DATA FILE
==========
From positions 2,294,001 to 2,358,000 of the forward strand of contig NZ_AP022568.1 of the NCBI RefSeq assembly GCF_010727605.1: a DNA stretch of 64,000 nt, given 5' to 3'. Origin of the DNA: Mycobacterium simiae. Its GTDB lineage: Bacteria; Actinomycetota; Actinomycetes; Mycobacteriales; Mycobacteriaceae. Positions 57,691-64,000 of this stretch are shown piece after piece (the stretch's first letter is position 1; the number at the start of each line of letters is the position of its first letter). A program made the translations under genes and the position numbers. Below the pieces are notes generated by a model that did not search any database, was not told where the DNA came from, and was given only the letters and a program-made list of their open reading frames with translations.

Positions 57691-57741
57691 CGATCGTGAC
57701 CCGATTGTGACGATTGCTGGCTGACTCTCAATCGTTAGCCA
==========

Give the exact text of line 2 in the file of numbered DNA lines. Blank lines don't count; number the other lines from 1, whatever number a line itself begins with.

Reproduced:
Positions 57691-57741